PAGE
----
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Pathologic changes in the cardiac valves requiring surgical correction of more than one valve can result from rheumatic heart disease, degenerative valve diseases, infective endocarditis, and a number of other miscellaneous causes. Further, valve dysfunction may be primary; that is, a direct result of a disease process, or secondary; that is, caused by cardiac enlargement and/or pulmonary hypertension. Surgical management is influenced both by the underlying cause of valve dysfunction and, when valves are involved secondarily, by the anticipated response to replacement or repair of the primary valve lesion. In addition, the consequences of various combinations of diseased valves on left and right ventricular geometry and function frequently are different from the remodeling as a result of single-valve disease. This chapter addresses pathophysiologic considerations in multivalvular heart disease, surgical techniques, and management of commonly encountered etiologies.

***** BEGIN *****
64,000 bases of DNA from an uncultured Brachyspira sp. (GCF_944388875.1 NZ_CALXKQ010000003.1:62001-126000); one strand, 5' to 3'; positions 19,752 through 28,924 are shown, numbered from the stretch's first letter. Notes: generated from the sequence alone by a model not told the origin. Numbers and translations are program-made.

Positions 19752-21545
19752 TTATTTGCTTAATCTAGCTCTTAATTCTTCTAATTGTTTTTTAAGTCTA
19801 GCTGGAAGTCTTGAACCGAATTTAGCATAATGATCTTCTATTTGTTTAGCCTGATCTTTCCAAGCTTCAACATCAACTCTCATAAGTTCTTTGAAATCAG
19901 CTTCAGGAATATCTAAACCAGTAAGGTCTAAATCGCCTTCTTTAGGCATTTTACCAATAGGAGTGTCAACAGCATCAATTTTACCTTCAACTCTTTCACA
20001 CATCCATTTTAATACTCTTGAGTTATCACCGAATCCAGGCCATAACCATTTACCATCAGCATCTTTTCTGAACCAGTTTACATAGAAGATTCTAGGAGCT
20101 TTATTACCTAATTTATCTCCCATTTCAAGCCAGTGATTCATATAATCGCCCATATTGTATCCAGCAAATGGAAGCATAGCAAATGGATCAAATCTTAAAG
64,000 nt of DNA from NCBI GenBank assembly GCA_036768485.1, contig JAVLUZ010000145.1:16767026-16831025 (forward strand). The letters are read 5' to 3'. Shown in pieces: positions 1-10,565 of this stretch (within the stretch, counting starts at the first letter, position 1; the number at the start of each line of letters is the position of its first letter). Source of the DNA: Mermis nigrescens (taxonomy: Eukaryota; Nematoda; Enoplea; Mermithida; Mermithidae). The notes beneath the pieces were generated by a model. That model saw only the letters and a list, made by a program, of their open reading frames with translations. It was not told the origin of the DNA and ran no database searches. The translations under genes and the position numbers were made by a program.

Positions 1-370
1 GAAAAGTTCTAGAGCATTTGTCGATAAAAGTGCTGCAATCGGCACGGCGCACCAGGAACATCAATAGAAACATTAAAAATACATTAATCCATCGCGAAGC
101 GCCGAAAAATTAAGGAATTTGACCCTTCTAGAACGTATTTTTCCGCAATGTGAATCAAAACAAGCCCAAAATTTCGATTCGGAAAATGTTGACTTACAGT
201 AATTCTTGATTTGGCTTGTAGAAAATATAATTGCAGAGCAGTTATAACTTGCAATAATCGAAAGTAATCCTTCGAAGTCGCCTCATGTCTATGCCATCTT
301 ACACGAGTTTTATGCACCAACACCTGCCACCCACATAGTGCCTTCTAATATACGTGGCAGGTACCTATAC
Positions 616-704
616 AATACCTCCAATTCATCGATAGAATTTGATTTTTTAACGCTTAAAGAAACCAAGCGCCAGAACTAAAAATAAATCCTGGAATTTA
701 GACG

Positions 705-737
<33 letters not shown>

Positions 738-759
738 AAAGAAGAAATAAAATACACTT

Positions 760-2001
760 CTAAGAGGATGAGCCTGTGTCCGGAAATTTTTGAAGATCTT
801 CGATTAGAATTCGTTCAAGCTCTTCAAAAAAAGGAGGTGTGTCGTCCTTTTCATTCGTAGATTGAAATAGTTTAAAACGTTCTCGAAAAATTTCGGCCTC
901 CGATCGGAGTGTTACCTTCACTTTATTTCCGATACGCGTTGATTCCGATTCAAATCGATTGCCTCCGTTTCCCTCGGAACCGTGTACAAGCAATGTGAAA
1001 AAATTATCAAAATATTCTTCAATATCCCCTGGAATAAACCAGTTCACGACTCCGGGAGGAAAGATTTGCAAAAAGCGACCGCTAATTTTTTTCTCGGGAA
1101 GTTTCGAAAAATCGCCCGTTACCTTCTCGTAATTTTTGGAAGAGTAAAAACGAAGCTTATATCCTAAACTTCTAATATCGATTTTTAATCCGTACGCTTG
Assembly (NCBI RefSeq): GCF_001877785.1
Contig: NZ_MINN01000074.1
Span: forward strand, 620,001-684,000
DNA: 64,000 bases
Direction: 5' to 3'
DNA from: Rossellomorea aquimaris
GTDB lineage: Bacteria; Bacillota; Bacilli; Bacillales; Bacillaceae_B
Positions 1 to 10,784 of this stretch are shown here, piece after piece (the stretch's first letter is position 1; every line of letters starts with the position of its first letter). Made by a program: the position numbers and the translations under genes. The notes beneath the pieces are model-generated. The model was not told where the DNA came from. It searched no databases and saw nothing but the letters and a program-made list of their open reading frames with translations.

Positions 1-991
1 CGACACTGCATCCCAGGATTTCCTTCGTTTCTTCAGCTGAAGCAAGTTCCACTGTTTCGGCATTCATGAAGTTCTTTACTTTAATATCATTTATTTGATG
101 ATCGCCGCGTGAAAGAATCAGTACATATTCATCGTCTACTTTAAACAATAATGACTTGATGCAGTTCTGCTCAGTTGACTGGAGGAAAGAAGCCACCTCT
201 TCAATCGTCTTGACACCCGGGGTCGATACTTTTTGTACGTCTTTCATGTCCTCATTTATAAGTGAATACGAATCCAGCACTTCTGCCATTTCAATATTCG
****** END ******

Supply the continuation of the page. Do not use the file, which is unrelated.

Repair of multiple lesions was necessary even in the early development of operative management of valvular heart disease (Table 44-1). The first triple-valve replacement during a single operation was reported in 1960, and simultaneous replacement of all four valves was reported in 1992.1

TABLE 44-1:History of Multiple Valve Operations

Experience from clinical practice indicates that multiple valve disease requiring surgical correction occurs in a few common combinations. As seen in Table 44-2, multiple procedures account for approximately 15% of all operations on cardiac valves; 80% of these operations involve the aortic and mitral positions. Replacement of the mitral and tricuspid valves (with or without aortic replacement) accounts for 20% of operations. Only rarely is the combination of aortic and tricuspid disease encountered.

TABLE 44-2:Prevalence of Multiple Cardiac Valve Replacement According to Institution

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